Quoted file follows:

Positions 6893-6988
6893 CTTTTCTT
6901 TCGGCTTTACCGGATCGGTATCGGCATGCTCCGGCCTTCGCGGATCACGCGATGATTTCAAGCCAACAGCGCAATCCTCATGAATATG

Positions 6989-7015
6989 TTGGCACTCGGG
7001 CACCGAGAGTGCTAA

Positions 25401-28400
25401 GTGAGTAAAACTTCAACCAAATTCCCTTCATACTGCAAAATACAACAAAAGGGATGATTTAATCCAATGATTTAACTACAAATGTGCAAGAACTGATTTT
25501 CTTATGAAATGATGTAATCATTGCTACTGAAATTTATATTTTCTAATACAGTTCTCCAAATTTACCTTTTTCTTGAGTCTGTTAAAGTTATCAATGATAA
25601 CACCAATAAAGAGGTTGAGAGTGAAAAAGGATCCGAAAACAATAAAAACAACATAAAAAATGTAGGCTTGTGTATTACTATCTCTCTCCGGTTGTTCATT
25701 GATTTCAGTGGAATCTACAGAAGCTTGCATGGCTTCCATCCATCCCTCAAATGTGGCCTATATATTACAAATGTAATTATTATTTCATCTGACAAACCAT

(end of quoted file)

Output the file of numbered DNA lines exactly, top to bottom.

Positions 6893-6988
6893 CTTTTCTT
6901 TCGGCTTTACCGGATCGGTATCGGCATGCTCCGGCCTTCGCGGATCACGCGATGATTTCAAGCCAACAGCGCAATCCTCATGAATATG

Positions 6989-7015
6989 TTGGCACTCGGG
7001 CACCGAGAGTGCTAA

Positions 25401-28400
25401 GTGAGTAAAACTTCAACCAAATTCCCTTCATACTGCAAAATACAACAAAAGGGATGATTTAATCCAATGATTTAACTACAAATGTGCAAGAACTGATTTT
25501 CTTATGAAATGATGTAATCATTGCTACTGAAATTTATATTTTCTAATACAGTTCTCCAAATTTACCTTTTTCTTGAGTCTGTTAAAGTTATCAATGATAA
25601 CACCAATAAAGAGGTTGAGAGTGAAAAAGGATCCGAAAACAATAAAAACAACATAAAAAATGTAGGCTTGTGTATTACTATCTCTCTCCGGTTGTTCATT
25701 GATTTCAGTGGAATCTACAGAAGCTTGCATGGCTTCCATCCATCCCTCAAATGTGGCCTATATATTACAAATGTAATTATTATTTCATCTGACAAACCAT